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Beautiful work on Austrian plants and fungi, with a pioneering article on Stapelieae

[JACQUIN, Nikolaus Joseph von; Joachim Friedrich Plappart; Joseph Sonnauer].
Miscellanea Austriaca ad botanicam, chemiam, et historiam naturalem spectantia, cum figuris partim coloratis.
Vienna, ex officina Krausiana, 1778-1781. 2 volumes bound as 1. 4to. With 44 contemporary hand coloured, full-page copper-engraved plates of flowering plants, fungi and lichen. All plates are numbered and a few are signed ("J. Adam sculp."). Later gold-tooled quarter mottled calf. [4], 212; 423, [1] pp.
€ 2,750
First edition of a beautiful botanical work on Austrian plants and fungi by the "Linnaeus of Austria" (Rowley, 1984), complete with the vividly handcoloured and highly detailed plates. The present copy contains both volumes. The first volume focusses primarily on succulents, while the second volume describes trees, perennials and fungi. The plates, which were likely all drawn by the Viennese artist Jakob Adam (1748-1811), show both the complete plants and dissections of them in great detail. According to Hunt, some of them even present new species for the first time.
The present work consists of 4 articles written by botanists Nikolaus Joseph von Jacquin (1727-1817), Joachim Friedrich Plappart (1751-1865) and Joseph Sonnauer (dates unknown). Of particular interest is Jacquin's article on the reproductive parts of Stapeliads. The plant has intricate star-shaped flowers with unusual reproductive parts that have intrigued botanists for centuries. During Jacquin's time, Stapelieae had already been studied, but a few new species had been discovered in the 1770s, which sparked Jacquin's lifelong interest. He successfully managed to grow and flower 60 specimens in Vienna, a serious feat on its own, which allowed him to study them closely. His work on Stapelieae was pioneering.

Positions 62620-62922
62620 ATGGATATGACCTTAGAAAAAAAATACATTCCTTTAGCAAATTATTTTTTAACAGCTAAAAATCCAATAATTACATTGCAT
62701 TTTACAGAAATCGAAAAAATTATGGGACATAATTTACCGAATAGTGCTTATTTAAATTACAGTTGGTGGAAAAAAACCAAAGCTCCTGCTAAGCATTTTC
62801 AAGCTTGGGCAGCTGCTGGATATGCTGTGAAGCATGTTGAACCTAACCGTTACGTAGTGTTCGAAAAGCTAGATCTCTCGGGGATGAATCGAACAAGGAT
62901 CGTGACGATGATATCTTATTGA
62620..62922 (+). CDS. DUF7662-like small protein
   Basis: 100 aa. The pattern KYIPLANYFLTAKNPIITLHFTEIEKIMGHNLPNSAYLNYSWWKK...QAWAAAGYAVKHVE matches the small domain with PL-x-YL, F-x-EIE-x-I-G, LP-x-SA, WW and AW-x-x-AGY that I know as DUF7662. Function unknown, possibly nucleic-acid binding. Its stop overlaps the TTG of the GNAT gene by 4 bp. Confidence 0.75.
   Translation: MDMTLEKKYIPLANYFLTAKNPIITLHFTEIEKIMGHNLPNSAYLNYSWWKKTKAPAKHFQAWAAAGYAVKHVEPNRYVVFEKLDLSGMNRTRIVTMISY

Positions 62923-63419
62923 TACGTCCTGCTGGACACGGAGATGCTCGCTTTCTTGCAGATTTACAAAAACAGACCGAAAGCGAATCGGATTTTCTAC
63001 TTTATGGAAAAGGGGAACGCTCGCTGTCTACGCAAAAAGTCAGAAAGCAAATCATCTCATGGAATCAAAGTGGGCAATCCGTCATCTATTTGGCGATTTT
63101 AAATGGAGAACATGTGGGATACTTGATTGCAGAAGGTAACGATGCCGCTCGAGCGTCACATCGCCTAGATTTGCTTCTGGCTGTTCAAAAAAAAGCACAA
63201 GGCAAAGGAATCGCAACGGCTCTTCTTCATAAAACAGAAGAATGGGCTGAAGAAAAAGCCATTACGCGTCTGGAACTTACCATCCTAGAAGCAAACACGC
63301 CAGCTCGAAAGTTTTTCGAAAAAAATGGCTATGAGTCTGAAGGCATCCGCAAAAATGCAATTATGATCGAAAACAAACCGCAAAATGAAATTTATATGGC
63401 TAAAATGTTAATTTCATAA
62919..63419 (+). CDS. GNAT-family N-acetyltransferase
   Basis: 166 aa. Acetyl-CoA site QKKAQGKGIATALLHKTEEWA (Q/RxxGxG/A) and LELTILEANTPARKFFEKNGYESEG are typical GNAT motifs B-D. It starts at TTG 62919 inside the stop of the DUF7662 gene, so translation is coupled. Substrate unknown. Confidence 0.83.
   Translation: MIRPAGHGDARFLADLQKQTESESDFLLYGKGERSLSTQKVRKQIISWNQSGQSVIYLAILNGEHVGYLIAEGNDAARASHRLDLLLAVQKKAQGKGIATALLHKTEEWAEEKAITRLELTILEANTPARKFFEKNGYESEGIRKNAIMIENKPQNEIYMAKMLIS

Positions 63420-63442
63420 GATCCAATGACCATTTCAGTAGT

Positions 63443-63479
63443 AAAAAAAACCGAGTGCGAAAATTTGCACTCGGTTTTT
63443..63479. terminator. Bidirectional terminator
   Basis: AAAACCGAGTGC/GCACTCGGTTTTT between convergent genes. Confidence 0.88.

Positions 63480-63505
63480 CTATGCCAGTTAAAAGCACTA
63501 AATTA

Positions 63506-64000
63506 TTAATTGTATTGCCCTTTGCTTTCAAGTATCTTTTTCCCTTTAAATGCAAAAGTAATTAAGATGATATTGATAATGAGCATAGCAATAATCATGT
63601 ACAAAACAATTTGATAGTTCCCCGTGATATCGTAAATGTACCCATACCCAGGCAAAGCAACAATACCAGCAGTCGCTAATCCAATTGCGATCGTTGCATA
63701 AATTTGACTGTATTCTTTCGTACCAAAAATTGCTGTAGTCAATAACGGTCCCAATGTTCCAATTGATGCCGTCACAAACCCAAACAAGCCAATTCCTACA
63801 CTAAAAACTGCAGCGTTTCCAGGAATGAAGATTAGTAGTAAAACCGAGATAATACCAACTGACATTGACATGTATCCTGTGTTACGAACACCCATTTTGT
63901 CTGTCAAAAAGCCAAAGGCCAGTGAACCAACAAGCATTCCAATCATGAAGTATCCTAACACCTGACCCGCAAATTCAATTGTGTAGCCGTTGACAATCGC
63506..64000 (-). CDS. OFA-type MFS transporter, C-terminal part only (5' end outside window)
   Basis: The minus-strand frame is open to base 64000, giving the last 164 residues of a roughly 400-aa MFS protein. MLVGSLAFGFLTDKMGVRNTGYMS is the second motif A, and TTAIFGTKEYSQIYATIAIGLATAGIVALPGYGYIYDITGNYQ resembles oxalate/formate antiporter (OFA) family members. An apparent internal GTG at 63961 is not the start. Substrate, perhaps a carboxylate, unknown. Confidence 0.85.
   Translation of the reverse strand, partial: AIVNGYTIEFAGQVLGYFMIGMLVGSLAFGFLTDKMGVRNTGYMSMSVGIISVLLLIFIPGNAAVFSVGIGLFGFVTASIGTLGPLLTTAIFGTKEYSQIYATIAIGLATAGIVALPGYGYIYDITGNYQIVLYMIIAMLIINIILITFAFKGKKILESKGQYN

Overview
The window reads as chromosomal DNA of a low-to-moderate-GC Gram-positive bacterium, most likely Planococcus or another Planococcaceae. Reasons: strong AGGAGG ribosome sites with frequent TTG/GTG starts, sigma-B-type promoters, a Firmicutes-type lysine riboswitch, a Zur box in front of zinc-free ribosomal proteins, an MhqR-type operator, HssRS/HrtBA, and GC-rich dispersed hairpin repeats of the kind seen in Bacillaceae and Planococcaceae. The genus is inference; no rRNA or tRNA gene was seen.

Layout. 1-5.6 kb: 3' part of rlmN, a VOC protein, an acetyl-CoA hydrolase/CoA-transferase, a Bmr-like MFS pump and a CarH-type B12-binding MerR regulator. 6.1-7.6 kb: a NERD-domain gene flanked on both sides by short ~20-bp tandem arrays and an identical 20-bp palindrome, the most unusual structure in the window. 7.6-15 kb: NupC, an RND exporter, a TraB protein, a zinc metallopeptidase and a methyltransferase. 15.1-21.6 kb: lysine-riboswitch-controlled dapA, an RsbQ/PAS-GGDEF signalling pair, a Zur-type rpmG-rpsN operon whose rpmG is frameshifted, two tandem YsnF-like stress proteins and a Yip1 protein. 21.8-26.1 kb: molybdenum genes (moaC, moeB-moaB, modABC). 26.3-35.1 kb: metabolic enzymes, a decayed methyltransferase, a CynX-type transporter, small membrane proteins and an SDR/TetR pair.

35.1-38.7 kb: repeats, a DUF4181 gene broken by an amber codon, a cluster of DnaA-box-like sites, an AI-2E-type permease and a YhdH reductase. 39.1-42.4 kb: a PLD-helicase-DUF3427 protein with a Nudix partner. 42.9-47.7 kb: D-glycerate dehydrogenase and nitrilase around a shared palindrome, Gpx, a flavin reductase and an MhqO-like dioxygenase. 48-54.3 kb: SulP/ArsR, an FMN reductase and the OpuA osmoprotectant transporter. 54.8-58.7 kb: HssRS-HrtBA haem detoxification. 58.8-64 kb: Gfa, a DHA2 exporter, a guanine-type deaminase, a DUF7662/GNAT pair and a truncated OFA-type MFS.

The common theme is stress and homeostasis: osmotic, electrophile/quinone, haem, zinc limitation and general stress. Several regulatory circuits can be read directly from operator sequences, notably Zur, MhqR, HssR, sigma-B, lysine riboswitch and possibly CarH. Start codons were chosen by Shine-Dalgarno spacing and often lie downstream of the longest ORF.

Jacquin was made director of the Botanical Garden of the University of Vienna and later also of the Imperial (Botanical) Gardens of Schönbrunn Palace. Under his management, the Palace garden became one of the most celebrated in history. He also travelled the world to collect specimens, but unfortunately lost many of them due to the hardships of travelling at sea, so he began to draw them. He was a great artist and his detailed drawings of the new plants he encountered are some of his greatest contributions to his field. The illustrated works he published are among the most beautiful botanical works from his time.
With two manuscript tables of contents for the plates mounted on the front endpapers, and small annotations in pencil in the lower margins of the plates, with the Latin name of the depicted plant or fungus. Except for the plates, which are in excellent condition, the work is slightly browned throughout, many of the leaves are slightly foxed in the margins, plate 20 of volume 1 has a small tear in the inner margin, without affecting the image. Otherwise in very good condition. Hunt 655; Nissen, BBI, 975; Pritzel 4367; Sitwell, S., Great flower books, 1700-1900, p. 104; cf. Rowley, G. D., Jacquin and the Stapelieae. In: Bradleya, 1984, vol. 2, pp. 1-8.
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Related Subjects:

Europe  >  Central & Eastern Europe | Natural History
Natural history  >  Cryptogams, Ferns & Mushrooms | Floras & Flowering Plants